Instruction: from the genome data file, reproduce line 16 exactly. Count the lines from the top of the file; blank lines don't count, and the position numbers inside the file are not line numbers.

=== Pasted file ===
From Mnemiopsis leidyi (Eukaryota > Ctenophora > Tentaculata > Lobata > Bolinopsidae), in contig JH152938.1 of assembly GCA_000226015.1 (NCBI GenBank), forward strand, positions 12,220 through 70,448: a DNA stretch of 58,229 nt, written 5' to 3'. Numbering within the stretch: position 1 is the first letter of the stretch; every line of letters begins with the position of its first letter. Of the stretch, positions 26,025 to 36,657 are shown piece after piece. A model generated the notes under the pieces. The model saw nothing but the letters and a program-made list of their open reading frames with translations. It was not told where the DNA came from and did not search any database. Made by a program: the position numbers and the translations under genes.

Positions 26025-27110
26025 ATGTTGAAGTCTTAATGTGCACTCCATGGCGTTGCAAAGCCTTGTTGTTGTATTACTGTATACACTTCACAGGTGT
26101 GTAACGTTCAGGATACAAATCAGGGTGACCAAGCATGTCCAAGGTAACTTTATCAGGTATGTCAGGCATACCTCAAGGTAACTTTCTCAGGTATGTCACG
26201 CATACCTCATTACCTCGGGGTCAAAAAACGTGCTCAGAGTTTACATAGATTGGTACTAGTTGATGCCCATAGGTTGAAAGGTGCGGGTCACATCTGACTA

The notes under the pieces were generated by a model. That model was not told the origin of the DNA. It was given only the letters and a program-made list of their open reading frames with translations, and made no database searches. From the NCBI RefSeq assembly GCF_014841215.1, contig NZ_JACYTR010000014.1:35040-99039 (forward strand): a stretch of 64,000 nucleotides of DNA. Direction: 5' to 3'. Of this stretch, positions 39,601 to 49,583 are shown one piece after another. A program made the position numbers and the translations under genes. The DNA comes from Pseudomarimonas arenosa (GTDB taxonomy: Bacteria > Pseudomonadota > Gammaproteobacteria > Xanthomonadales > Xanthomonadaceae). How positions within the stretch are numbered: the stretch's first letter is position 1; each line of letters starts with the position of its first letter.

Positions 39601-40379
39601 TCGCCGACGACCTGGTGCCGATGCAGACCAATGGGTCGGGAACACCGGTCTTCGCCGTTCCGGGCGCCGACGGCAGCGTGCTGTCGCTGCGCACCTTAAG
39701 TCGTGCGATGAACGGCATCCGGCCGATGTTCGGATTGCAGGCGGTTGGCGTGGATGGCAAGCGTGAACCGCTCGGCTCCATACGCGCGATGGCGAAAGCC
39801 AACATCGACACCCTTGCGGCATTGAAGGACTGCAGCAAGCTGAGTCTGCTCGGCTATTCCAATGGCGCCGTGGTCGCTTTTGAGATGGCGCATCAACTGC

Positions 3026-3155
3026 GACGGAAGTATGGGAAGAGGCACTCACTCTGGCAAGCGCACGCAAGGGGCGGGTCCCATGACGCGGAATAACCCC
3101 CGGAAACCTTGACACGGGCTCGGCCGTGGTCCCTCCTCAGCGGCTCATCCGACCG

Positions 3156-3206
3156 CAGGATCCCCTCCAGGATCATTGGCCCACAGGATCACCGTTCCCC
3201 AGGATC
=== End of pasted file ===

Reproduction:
3201 AGGATC